How easy is it to control your emotional eating?  Well, let me tell you a little story.  A few years ago, a very good friend of mine told me she was pregnant. I was happy for her, sure, but I was very sad for myself.  Because I knew that our amazing friendship would change and I would not be able to spend the same quality time with her.  (And this has happened to me so many times that I mourned the loss of this friendship before it happened…)

To combat those feelings of sadness, I turned to Netflix and, as a result, binge eating. I started downing handfuls of trail mix many weekend nights.  I mindlessly snacked on dates, chocolate, chips, protein bars and basically anything I could find that filled that hole in my heart.  And this went on for months…and before I knew it, I had gained 15 pounds and felt terrible.  

How many times have you had a bad day, one where you hit the snooze button one too many times.  Or your boss throws a high-profile, last-minute project your way, and then you’re late leaving work and end up stuck in the worst rush hour traffic ever. 

Then, you get home, feeling exhausted but happy because, phew, you made it through your day.  You tell yourself it’s okay to have a little snack, maybe some chocolate chips or some crackers…

Well, before you know it, you’ve snacked your way through most of your kitchen without having a proper meal.  You’re so full, you feel ashamed and guilty and wonder…what the heck just happened?!?!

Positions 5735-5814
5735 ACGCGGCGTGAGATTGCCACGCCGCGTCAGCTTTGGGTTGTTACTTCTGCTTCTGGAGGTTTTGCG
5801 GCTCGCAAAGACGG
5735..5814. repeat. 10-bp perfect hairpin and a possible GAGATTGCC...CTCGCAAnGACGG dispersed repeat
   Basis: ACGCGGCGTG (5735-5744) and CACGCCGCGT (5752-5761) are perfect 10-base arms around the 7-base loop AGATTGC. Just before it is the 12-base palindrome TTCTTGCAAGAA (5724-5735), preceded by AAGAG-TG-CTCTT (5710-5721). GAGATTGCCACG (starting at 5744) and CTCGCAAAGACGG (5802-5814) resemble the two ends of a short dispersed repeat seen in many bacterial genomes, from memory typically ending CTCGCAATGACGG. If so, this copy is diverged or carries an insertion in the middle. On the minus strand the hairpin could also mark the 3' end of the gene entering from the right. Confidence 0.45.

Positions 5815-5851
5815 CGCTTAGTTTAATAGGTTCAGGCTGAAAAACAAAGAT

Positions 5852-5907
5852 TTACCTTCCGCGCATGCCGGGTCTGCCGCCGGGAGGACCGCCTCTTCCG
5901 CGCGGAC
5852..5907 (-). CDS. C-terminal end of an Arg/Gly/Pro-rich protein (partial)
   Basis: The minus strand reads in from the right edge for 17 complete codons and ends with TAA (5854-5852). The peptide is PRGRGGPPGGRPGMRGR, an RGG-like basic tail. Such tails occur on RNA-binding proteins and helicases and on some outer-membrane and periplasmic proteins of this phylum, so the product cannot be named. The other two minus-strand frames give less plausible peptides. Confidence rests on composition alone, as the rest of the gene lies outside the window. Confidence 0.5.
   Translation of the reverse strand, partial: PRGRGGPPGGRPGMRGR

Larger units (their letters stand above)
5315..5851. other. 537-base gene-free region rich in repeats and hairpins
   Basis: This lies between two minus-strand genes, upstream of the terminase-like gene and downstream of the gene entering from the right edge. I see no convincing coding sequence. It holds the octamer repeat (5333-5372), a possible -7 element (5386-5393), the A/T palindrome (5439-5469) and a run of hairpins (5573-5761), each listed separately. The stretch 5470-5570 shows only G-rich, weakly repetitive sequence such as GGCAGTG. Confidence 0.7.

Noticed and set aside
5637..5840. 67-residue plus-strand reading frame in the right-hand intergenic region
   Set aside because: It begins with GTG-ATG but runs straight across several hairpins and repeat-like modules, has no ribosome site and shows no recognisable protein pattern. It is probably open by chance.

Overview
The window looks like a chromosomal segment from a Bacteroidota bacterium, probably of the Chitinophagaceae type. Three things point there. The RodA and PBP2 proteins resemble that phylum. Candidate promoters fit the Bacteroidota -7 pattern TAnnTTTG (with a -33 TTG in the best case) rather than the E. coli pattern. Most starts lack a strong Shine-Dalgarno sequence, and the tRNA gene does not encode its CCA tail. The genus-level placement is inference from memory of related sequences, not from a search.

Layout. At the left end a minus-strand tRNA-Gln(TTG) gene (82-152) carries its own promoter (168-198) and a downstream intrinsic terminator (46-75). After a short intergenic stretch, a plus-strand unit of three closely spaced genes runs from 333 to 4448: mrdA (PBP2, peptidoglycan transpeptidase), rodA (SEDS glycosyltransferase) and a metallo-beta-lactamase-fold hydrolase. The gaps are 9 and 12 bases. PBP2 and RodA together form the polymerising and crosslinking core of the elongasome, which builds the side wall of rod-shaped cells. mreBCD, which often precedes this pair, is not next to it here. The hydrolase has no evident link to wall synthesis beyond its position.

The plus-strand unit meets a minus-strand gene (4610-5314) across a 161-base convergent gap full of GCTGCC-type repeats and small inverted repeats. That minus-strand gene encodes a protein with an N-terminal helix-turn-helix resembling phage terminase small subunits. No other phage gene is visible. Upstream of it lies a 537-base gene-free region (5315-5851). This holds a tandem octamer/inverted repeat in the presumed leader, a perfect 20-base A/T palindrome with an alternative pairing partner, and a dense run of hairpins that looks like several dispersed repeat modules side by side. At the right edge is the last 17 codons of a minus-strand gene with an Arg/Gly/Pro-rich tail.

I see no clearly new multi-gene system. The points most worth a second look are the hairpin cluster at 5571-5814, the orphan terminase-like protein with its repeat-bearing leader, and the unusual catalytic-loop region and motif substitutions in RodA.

That Moment You Realize What You’ve Done!

Mindlessly eaten your way through your pantry?  Been there, done that!  Learning to control your emotional eating habits is tough, let me tell you!  

But the very first step is understanding what exactly emotional eating is.  Basically, emotional eating is eating for any other reason other than physical, actual hunger, for fuel or for nourishment.  To control your emotional eating takes patience and practice.

Am I Emotionally Eating?

I have struggled with emotional eating all my life.  I eat when I’m bored, when I’m watching TV (which is kind of a boredom / need to use my hands thing), and when I’m sad or depressed.  Learning what emotional eating is and then looking for ways to fix that isn’t easy.  

But, there are a few key indicators of this behavior that are important to know in order to learn to control your emotional eating.

  • Binging – usually on high-sugar and carbohydrate-rich comfort foods (i.e. junk food). How many people do you know who reach for avocado and apples when they’re upset?
  • Mindlessly eating – you’re not aware of what or how much you’re eating or how those foods are making your body feel (like me and my trail mix!)
  • Eating to numb, soothe, please, relax, or reward self, i.e. “I had a bad day and deserve it” kind of thinking. Eating during these times provides temporary relief, but often leaves you feeling worse than where you started!

I also have times when I turn to chips or chocolate bars because I’ve had a bad week at work.  I know when I buy these things that they’re SO bad for me…yet, I have this sudden urge to drown my frustration in junk food.  

Many Friday nights, when I’m exhausted and want to feel “special”, well, I will turn to pizza for its high-carb goodness (okay, not so good but you get it).

Why Control Your Emotional Eating

Sure, it’s sometimes fun to eat entirely for pleasure, right?  Or, yes, to eat something comforting when you’re really having a bad day.  

The problem with continuous emotional eating is that it overrides your body’s natural hunger signals and promotes health issues like: